The study may cast a shad­ow on re­cent pro­pos­als that cheat­ers might be used to thwart in­fec­tions of bac­te­ria that coop­erate with each oth­er to cause dis­ease in hu­mans, Ve­li­cer said. The bas­ic idea of such pro­pos­als is to in­tro­duce cheat­ers that will dis­rupt the so­cial co­he­sion of in­fect­ing bac­te­ri­al popula­t­ions. But just as bac­te­ria readily evolve re­sist­ance to an­ti­bi­ot­ics, co­op­er­a­tive bac­te­ria that in­fect hu­mans or an­i­mals may evolve to beat the cheats, he warned.

* * *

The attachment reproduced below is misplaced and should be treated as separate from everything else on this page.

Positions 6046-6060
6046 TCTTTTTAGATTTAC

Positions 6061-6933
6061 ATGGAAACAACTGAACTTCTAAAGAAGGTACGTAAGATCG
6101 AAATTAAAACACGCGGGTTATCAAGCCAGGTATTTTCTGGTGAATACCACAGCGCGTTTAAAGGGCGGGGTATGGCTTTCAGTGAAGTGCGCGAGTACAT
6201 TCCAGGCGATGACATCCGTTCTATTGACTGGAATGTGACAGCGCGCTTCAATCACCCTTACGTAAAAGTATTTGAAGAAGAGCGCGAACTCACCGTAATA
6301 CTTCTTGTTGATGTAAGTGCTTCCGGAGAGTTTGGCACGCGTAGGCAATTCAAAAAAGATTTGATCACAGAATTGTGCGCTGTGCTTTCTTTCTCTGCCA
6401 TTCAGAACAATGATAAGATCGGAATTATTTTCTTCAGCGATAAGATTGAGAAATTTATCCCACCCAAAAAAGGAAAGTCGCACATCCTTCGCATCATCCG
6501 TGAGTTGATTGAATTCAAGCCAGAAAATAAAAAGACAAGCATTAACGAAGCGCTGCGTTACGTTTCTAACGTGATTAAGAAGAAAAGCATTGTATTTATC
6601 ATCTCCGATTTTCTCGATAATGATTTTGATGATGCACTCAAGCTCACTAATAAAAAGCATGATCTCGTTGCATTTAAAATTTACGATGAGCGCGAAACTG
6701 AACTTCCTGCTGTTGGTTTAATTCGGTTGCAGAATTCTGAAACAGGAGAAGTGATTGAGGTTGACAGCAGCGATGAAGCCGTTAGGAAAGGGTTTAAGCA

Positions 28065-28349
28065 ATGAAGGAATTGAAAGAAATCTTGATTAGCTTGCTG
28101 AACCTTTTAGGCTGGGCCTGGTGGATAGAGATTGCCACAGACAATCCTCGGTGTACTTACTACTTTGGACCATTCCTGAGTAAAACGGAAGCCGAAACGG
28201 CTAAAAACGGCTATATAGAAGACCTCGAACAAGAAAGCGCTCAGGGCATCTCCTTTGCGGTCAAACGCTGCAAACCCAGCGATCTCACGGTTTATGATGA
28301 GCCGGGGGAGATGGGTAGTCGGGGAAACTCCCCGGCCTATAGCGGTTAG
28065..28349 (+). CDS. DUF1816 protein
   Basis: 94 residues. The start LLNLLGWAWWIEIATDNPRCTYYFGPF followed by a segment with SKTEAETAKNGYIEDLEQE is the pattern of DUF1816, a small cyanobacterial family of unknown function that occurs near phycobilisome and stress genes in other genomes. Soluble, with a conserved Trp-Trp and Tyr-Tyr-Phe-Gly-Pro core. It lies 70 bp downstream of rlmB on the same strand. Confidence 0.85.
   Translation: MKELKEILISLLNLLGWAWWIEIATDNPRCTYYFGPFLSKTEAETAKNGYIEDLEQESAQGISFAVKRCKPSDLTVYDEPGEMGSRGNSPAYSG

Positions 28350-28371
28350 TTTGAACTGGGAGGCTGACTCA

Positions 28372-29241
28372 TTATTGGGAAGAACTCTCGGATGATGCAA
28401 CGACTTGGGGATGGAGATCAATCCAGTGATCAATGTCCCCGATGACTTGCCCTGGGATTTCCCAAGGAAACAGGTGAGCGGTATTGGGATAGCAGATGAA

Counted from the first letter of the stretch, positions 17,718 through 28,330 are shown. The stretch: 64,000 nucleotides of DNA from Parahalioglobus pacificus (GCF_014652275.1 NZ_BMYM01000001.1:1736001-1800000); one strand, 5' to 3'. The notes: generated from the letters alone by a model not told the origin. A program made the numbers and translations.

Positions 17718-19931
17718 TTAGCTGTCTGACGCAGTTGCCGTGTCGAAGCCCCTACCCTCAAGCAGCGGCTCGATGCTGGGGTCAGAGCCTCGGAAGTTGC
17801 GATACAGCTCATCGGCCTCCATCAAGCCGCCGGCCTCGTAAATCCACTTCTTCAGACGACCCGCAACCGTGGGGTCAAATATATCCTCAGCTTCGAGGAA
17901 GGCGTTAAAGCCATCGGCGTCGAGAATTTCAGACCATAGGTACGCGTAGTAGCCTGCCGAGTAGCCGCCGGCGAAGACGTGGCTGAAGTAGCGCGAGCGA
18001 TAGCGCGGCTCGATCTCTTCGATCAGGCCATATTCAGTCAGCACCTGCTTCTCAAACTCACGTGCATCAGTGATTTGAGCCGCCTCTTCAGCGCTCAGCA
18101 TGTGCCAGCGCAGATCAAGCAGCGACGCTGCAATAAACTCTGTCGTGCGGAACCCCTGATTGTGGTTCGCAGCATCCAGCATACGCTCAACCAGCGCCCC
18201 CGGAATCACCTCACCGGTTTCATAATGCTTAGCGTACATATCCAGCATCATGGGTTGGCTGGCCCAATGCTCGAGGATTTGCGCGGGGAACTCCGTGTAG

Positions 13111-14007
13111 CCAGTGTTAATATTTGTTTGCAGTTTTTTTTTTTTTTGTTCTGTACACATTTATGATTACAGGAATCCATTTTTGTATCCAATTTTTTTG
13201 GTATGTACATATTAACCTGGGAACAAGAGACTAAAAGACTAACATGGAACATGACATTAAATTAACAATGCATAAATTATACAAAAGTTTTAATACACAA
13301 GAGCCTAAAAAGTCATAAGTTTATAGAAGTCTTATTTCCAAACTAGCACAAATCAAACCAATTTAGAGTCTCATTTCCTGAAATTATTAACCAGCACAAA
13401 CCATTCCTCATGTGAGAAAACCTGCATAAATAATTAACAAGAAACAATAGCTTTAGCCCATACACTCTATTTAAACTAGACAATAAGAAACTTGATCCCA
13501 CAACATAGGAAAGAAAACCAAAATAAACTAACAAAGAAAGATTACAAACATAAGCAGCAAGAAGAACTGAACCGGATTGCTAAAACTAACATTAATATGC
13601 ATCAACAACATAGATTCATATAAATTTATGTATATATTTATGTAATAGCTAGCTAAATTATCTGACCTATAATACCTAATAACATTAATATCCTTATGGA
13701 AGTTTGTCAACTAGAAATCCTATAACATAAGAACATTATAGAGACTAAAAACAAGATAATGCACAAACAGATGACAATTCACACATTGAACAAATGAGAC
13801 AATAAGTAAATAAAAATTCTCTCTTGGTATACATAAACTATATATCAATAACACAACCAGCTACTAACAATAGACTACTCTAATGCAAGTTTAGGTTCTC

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At least some bacteria can “police” cheaters in their midst, a study has found, although how they do so is unclear. “Even simple organisms such as bacteria can evolve to suppress social cheaters,” said Indiana University Bloomington biologist Gregory Velicer, co-author of a report on the findings in the May 17 issue of the journal Proceedings of the National Academy of Sciences. Velicer, with Ph.D. student Pauline Manhes, studied Myxococcus xanthus, a predatory bacterium that swarms through soil, killing and eating other microbes by secreting toxic and digestive compounds. Like many cooperative creatures, M. xanthus also comes together in hard times. When food is short, a colony gathers itself together in an organized attempt to move to more promising areas. The catch: many members will have to die helping the others to get away. The microbial equivalent of a lottery determines who dies, and who gets a new lease on life. And there are cheaters—whole strains of bacteria that game the system of chemical signals governing the live-or-die process to boost their chances at a winning ticket, so to speak. Their gain, of course, comes at the expense of the “good citizens.” Velicer and Manhes exposed an “honest” strain of M. xanthus to a “cheating” strain over many cycles of this process, called fruiting body development. They found that over time, the freeloaders became less and less successful—as long as they were prevented from improving their arsenal in an arms race that seems to go on continually between competing strains. The cheaters gradually found themselves with fewer and fewer of their members inducted into the surviving group, while more upstanding strains increasingly dominated that privileged order. The scientists prevented the cheaters from adapting, or evolving, by killing them all at the end of each cycle using a targeted antibiotic, then re-introducing members from an original strain in the next cycle. The experiment revealed, in other words, that “honest” strains continually act and adapt to keep cheaters in check, though their exact strategies for doing so remain a mystery, Velicer said. The honest individuals might produce some chemical that cripples the cheaters, he speculated. The researchers also tried pitting two “honest” strains against each other, the only known difference between them being that one had evolved to handle the cheaters, and the other hadn’t. They found that the first group outcompeted the second, but only when cheaters were around—a confirmation that their new adaptations were specifically cheater-oriented, Velicer contends. “Mechanisms that prevent, mitigate or eliminate social conflict among interacting individuals are required for cooperation or multicellularity to succeed,” Velicer said. “Policing is one such mechanism. This study shows that bacteria have the potential to evolve behaviors that eliminate fitness advantages derived from cheating within social groups.” In an intriguing twist, he added, some populations descended from the “honest” ancestors became cheaters themselves, but of a new kind that could sometimes exploit both the cooperative ancestor and the non-evolving cheater. The study may cast a shadow on recent proposals that cheaters might be used to thwart infections of bacteria that cooperate with each other to cause disease in humans, Velicer said. The basic idea of such proposals is to introduce cheaters that will disrupt the social cohesion of infecting bacterial populations. But just as bacteria readily evolve resistance to antibiotics, cooperative bacteria that infect humans or animals may evolve to beat the cheats, he warned.